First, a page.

How College Students Can Prepare to be Job-Ready: Career Secrets for Freshmen

Young man carrying stack of books in university library
Young man carrying stack of books in university library

The world of work can be a culture shock for new grads who have spent the last 16-plus years in schools where success is defined by A's on their papers, a 4.0 on their transcript, and accolades on their resume. It can especially be a shock for those who scraped by on showing up to class, turning in completed papers, and only being involved when required.

Before graduation, students need to know that a college degree might get you in the door for an interview and increase your earning potential, but it's only part of the employment equation. To land the job, employers aren't only looking at what you know; they want to know what you can do. After all, they have a big pool to choose from. The overall unemployment rate for recent college graduates is at 7.9 percent, and nearly half of all employed recent graduates have jobs that don't require a college degree.

According to data collected in a recent Forbes article, 88 percent of employers are looking for a cultural fit in a prospective employee, rather than a particular skill set. The vast majority of employers aren't asking the applicant if they have mastered their company's systems, but rather: Does this person exude professionalism? Are they excited about the company? Are they confident? Do they crave challenge? Will they self-motivate and self-monitor? Do they have the potential to become an asset to the company?

Unfortunately for students, these skills are largely developed through experience in real life learning labs -- such as a part-time job, an internship, volunteer work, and campus activities -- that aren't always required to earn a degree. Whether or not professional skills are taught in the class curriculum, students can treat each of their classes like it's their career to get the experiential learning they need to be prepared for the world of work.

  • 1. Treat college as your job. Use class time to work on making a good impression on the professor by dressing professionally, using positive body language, and taking the time to introduce yourself to professors and classmates. Also, for a variety of reasons, make it a priority to go to class on time, turn in assignments, and get involved in class discussions.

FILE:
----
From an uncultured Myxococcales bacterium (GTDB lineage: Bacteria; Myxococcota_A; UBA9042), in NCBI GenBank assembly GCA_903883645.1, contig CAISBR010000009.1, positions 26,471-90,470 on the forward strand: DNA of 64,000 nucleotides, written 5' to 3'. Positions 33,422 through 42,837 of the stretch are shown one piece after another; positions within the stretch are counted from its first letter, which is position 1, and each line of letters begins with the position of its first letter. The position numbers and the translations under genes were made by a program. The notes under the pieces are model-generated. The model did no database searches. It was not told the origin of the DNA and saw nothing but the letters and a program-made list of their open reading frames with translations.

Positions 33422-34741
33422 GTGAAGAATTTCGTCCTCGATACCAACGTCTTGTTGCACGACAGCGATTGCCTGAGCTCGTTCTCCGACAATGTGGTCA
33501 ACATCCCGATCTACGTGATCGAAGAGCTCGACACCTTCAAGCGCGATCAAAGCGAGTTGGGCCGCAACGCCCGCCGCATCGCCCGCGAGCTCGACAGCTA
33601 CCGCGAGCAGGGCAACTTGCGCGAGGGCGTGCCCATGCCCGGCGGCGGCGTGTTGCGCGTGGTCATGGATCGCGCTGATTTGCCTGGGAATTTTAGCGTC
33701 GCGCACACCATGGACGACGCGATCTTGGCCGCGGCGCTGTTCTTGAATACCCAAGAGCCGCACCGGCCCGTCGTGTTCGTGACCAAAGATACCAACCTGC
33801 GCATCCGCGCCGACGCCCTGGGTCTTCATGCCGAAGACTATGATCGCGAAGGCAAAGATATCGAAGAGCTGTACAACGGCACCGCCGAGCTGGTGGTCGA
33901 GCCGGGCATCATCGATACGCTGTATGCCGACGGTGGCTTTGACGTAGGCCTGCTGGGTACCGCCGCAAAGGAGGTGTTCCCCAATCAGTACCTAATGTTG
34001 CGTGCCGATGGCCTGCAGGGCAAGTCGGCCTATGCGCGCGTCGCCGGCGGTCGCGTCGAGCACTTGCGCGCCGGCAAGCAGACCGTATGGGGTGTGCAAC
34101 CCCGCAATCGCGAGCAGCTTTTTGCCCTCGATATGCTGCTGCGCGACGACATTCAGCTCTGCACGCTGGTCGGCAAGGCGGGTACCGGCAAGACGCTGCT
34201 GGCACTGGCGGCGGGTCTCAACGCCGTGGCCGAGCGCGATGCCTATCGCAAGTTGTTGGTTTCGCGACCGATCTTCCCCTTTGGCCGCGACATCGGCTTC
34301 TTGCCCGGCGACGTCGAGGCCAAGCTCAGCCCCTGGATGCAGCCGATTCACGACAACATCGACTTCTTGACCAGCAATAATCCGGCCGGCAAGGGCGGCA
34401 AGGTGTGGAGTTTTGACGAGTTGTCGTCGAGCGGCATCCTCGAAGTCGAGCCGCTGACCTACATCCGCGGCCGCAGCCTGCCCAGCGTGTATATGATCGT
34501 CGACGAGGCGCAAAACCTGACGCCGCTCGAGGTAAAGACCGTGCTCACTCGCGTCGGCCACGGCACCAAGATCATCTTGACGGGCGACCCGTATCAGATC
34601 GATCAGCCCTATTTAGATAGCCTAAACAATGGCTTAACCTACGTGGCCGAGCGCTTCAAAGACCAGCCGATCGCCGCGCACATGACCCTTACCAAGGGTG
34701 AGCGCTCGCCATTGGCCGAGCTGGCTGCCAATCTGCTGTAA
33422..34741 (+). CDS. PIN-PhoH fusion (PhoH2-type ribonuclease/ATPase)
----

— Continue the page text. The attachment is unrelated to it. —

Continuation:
• 2. Meet your professors. In the world of work, you'll learn more from your mentors than from your managers. Overcome any fears of intimidation with higher-ups through practice building relationships with your professors. When you get to the workforce, you'll be primed to talk to mentors in your field who can help you advance in your career.

  • 3. Practice active listening skills during lectures. Lectures offer a perfect opportunity to hone active listening skills. Work to fully understand the material presented and to ask relevant questions. Practicing these skills will help increase job-readiness while also helping to understand the course material better.

  • 4. Use group projects to practice leadership and teamwork skills. Group projects are an excellent opportunity to practice skills such as critical thinking, decision-making, and problem solving. Group work is a great opportunity to practice both working as a team and taking the lead.

  • 5. Improve self-management skills. Students have a lot to balance, and college is a great opportunity to put self-management skills to use. Some people may self-manage by using tools like planners, study groups, or flashcards. Others may simply need to turn off their cell phone and computer when studying in order to focus. When it comes to finding out the best way you learn, study, and work, practice makes perfect.

  • 6. Learn to love challenge. Employers value a person who is willing to tackle challenges head-on over the person who gets stuck in the weeds. It is far more important for students to challenge themselves than to maintain a perfect GPA. In the long run, the classes that are easy A's simply aren't worth it. Learning through a challenging course builds confidence you will use well into your career.
  • Employers are looking for new hires who possess the know-how and the soft skills to get the job done, and then some. This year, don't just dress for the job you want, be the professional you want to be. Now is the time to start creating your professional presence. Make a bold statement with your actions and your words.